, albeit anonymously, and the resulting attention to her story is indicative of the fact that so many in the publishing sphere hunger for that kind of open dialogue but fear the damage it will do to their careers. The anonymous blogger, who wrote about her personal experiences in the book industry in reaction to Davidar’s departure, sums up this notion of “taking cues” and being unsure of the rules, afraid of repercussions:
"I flirted back, when he'd flirt, and I'm ashamed. But I blame him. I blame the way he manipulated us into thinking it was all part of the job, the "culture" of the office. We were often told to "entertain" people at our parties, like we were geisha. Dress sexy, be the first ones on the dance floor, get drinks. Looking back, I feel like we were supposed to represent not the brains and talent of our office, but the tits and ass. Lucky for him, we were a smart, hard-working bunch of people, and we managed to make that place work."
Her story has been disseminated widely, culminating in a pick-up by the Huffington Post this morning
. Scanning the comments section of her post, which has seen hits from Random House New York, HarperCollins New York, Simon & Shuster U.S., and the CBC
, you see immediately that people are eager to discuss and admit a culture of harassment:
“I was massively naive and so grateful to finally have a foot in the door that I turned a blind eye to all the boss's flirting and innuendo. He was always inviting me out for drinks and lunch and you can't say no to your new boss.”
“Twenty years ago, when I started in publishing in London (the UK one) your description of office life was the norm. It was toxic, frightening, abusive. I am very sorry you had to endure it too.”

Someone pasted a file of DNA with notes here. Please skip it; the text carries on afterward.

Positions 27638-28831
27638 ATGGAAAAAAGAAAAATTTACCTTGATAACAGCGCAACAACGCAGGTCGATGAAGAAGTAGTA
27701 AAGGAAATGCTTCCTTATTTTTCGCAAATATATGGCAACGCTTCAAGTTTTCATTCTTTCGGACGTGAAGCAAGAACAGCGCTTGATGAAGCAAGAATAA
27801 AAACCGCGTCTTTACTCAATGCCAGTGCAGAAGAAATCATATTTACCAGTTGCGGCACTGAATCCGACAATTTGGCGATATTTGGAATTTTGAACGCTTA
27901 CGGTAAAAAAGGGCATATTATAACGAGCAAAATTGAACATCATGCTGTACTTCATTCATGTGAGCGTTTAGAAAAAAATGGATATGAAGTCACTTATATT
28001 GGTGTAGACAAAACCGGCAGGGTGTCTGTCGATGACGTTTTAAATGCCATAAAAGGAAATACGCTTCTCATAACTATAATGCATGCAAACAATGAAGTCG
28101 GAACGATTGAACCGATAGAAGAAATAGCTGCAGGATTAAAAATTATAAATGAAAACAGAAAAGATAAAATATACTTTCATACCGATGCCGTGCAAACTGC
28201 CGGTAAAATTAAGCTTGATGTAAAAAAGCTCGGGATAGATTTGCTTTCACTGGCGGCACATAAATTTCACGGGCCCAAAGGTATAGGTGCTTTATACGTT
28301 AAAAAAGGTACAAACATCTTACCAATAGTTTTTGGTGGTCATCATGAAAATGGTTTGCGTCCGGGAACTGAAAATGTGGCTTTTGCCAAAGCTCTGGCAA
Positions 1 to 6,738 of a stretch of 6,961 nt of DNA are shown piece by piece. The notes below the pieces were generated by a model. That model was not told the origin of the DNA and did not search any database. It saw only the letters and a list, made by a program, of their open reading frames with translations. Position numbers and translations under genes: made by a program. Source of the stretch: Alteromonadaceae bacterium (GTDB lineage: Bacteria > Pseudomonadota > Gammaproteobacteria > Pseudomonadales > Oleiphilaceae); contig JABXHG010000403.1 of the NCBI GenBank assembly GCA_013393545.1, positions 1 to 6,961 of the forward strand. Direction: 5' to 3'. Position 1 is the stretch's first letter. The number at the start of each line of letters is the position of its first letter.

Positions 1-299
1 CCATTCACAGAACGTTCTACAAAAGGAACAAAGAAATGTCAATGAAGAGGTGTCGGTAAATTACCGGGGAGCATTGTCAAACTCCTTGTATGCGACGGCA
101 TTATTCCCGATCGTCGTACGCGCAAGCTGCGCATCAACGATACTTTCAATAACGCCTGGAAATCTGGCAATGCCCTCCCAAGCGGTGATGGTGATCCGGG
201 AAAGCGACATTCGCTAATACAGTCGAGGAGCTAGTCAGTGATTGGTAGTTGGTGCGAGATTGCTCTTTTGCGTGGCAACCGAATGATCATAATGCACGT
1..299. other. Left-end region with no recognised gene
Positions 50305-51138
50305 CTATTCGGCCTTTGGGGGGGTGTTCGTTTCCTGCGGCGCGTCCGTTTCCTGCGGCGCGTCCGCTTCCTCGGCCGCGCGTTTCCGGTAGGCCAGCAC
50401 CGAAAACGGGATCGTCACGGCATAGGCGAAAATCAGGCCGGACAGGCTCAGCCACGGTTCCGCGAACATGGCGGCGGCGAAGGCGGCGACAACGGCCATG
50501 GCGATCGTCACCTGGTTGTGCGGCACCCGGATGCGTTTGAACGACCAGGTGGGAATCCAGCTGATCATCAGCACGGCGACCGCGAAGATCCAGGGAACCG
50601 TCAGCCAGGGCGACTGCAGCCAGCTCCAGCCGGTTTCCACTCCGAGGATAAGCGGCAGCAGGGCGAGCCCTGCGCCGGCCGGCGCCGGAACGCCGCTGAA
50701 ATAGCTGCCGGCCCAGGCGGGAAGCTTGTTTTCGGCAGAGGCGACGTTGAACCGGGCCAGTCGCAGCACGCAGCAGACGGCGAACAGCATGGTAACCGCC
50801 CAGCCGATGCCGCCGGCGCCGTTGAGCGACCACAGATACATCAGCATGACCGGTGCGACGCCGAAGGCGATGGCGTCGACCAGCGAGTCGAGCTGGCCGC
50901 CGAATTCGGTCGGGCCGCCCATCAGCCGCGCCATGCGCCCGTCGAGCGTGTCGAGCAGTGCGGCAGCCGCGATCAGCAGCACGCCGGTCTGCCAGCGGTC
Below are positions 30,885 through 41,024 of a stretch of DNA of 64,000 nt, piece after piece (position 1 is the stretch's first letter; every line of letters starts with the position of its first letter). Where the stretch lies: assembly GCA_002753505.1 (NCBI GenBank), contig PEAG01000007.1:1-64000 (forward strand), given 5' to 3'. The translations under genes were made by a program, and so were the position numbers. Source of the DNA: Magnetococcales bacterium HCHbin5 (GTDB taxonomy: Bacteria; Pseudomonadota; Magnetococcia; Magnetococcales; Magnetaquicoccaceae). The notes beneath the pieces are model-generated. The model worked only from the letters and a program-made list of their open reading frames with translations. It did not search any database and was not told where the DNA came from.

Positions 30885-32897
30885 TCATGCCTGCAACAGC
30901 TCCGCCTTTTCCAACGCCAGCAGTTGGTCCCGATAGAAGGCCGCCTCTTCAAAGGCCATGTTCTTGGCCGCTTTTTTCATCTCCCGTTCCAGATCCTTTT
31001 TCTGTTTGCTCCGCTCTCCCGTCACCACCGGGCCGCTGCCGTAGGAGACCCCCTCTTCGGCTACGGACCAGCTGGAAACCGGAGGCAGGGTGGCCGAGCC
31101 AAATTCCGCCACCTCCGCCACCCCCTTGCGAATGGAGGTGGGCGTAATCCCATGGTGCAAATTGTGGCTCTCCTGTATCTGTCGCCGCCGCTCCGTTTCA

“Isn't it interesting how many of us have this experience in our first publishing job.”
“How common is this - not only in this industry, but in others as well?”
“Bottom line, this is not acceptable workplace behaviour, and how women react to it is often a survival strategy.”
Although, again, the anonymous blogger’s experience is in book publishing I’ve worked in both and I think there is definitely cultural overlap. We learn from those around us, and so many of us float from books to mags, so it’s not a stretch to say that this kind of toxic environment bleeds into both spheres. And when we don’t talk about it, because we’re afraid of getting in trouble, afraid of getting fired, it will continue. (I know, easier said than done.)
Publishing is so often a glory sport, a place that encourages (demands?) aggressive ego and entitlement, and I’ve had my parts grabbed and discussed at enough magazine and book parties to know that somewhere along the line it became okay, even encouraged, to cross the line. I don’t have a solution, but I do think the silver lining of the Davidar allegations is that it’s given us a forum to talk about what has apparently, given industry reactions, become commonplace. This discussion is a positive step forward, and those who chose to share their stories, anonymous or not, should be applauded.